(The Library: Book Review) It is often said that through trial and error, we eventually stand up to the challenges that we set for ourselves. This is often how we advance and how markets behave; two steps forwards, one step backwards. Or the other way around. However, when it comes to justice, the presumption of innocence and the right to a fair trial are fundamental. In The Trial, Franz Kafka tells us the story of a man which attempts to navigate the ocean of absurdity and confusion which forms the basic idea behind the term "Kafkaesque". Pros and cons:
- Semi-autobiographical work published posthumously in 1925
- An interesting critique of many things
- A perspective into the falsely accused's point of view
Can be depressing, much as The Metamorphosis
The work of Kafka presented here was written in 1914-1915 and published in 1925. It can be interpreted in multiple ways and given many meanings. It shares some of the mystique that goes along with other famous books or movies that are full of symbolism. The Shining by Stanley Kubrick comes to mind. What did Kafka mean when he portrayed that sequence? Was it religious criticism since he was Jewish? Was it related to the events leading to World War I, or of a political nature even? Some have found psychoanalytical criticism to be present.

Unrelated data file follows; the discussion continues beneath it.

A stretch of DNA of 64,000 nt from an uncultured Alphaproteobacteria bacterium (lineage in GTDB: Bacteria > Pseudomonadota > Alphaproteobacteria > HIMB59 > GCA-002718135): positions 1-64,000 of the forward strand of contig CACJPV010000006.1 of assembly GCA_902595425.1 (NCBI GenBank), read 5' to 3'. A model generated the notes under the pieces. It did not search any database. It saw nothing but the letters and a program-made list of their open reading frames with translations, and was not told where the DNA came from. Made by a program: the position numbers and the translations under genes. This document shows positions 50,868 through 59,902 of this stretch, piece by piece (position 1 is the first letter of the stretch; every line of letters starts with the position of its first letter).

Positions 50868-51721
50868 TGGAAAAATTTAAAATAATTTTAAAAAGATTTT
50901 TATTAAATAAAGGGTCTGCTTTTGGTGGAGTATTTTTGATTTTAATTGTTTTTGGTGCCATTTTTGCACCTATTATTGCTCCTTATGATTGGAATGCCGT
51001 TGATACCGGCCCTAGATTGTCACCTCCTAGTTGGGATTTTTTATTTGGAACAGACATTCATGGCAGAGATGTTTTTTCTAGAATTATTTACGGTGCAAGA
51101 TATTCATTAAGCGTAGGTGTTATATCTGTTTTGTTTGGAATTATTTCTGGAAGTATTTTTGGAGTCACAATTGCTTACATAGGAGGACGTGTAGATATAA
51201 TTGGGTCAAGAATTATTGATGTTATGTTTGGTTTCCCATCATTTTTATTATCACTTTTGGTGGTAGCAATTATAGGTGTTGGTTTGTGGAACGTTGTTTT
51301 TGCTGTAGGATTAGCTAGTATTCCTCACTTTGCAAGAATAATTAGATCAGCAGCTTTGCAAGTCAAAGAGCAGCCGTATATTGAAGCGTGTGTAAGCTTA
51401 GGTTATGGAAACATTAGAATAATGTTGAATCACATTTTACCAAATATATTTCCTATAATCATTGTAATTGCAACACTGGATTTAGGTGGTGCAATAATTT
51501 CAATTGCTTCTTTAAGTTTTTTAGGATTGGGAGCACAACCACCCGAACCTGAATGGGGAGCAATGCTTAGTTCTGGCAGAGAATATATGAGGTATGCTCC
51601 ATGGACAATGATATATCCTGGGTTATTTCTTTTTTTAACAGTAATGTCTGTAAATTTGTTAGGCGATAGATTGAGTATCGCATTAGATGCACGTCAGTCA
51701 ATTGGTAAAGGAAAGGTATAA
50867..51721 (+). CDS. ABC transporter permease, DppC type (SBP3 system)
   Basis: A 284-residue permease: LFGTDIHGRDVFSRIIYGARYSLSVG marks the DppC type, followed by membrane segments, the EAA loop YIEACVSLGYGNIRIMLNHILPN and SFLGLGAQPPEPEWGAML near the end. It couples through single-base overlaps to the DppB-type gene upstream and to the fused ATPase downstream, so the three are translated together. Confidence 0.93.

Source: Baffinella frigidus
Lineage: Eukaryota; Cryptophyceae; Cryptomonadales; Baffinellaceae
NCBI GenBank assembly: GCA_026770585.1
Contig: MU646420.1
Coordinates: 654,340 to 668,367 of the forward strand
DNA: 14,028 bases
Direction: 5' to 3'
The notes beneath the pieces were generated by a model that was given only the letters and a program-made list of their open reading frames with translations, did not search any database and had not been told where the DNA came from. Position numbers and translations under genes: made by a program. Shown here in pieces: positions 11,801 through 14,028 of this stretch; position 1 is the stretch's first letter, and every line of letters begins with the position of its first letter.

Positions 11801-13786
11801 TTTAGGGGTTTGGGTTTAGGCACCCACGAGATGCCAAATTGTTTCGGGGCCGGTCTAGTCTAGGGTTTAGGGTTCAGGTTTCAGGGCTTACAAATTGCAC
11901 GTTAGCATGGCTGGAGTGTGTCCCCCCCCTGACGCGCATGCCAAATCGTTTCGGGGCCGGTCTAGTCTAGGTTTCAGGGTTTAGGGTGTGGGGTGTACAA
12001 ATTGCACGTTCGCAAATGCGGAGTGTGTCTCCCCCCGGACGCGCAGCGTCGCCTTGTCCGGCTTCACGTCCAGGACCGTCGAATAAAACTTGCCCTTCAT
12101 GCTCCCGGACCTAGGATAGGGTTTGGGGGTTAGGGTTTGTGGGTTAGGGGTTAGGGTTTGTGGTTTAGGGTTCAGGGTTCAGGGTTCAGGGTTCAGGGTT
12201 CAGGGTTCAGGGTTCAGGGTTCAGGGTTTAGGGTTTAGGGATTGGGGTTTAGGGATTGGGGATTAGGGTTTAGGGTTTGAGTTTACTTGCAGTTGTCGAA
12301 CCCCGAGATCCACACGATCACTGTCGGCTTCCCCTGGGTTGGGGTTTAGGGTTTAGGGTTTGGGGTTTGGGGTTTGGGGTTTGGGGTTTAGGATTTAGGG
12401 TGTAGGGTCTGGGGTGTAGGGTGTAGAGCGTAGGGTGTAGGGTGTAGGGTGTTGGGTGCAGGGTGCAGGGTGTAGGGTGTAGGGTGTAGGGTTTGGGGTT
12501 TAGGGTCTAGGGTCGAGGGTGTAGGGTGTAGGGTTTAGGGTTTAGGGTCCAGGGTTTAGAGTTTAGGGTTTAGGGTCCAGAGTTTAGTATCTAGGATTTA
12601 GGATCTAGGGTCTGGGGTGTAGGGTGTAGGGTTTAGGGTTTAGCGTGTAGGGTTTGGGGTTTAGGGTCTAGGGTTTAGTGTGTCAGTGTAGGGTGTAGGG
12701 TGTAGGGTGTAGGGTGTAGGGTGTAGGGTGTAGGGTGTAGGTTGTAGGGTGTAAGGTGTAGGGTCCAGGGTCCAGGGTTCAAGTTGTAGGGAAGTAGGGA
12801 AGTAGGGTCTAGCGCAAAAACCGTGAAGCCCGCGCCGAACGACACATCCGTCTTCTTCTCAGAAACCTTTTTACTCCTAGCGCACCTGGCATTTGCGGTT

The best way to represent yourself The Trial is as a dream that makes a lot of sense. But its still a dream. So overall, the fabric behind it and the overall logic are sometimes insanely convoluted, yet still making some sense. The imagery is described but the intentions and the fabric of the world are left in doubt. This is why I say that this book can be a depressing read. I still recommend it tough. I enjoyed it more than The Metamorphosis, covered recently in another review. Both are important in my regard and both leave a lasting impression.
We here see once again the same sensation of hopelessness I've described in the review of The Metamorphosis when referring to "the crib". In The Trial, Joseph K., the main protagonist, feels totally powerless, well, almost. The justice system appears more like a circus of freaks where various actors have a job to do and where the bureaucracy is a maze best left alone. However, for the poor Mr. K., the maze engulfs him without asking permission and without warning. It also reminds us of The Castle, by the same author. Here, the problems start in the bed, much as in The Metamorphosis also. This is also why I mention as a Pro that you here have an example of the falsely accused's perspective when everything, it seems, turns against him, without giving him a fair chance through the system.
When reading a book without images, you have to imagine them yourself. John Blanche was instrumental in providing the proper visual context for Kafka's work here. All in black and white, it fits like a glove. Provided for illustrative purposes, this comes from the recently reviewed book series "Sorcery!" and can help you properly visualise the world of The Trial:
Thanks for reading!